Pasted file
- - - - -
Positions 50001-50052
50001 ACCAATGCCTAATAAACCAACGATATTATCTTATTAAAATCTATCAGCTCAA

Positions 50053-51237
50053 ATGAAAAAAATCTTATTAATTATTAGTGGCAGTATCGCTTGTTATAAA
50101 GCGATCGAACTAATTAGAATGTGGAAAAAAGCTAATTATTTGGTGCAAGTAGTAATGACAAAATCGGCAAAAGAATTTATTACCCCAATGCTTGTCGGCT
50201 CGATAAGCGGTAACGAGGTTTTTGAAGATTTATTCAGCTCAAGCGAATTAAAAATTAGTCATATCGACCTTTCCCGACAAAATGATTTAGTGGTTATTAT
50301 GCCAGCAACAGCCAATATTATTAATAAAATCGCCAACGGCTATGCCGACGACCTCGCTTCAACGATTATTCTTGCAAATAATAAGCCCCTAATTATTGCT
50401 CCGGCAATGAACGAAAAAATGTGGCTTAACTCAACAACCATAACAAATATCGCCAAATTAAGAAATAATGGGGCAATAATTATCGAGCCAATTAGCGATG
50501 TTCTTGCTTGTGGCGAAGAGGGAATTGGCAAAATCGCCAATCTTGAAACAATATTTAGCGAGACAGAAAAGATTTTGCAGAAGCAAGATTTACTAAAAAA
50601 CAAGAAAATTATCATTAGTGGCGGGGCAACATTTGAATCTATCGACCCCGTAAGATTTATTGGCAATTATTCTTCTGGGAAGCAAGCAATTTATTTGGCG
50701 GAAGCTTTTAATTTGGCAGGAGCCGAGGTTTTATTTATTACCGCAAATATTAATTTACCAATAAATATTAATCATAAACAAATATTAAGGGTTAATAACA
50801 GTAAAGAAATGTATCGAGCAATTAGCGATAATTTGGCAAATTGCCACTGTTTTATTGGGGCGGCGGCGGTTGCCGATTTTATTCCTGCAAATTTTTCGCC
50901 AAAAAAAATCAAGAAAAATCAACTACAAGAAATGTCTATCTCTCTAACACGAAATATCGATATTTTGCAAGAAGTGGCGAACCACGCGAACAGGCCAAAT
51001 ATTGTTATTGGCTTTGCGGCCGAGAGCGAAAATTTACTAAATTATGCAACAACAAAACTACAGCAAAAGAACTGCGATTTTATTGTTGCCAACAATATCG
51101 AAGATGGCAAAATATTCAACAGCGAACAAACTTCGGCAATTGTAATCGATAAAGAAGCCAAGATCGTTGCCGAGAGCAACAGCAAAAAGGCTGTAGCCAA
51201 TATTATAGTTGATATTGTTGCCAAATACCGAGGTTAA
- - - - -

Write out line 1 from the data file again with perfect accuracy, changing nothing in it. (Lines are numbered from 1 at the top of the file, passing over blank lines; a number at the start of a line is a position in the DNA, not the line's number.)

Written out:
Positions 50001-50052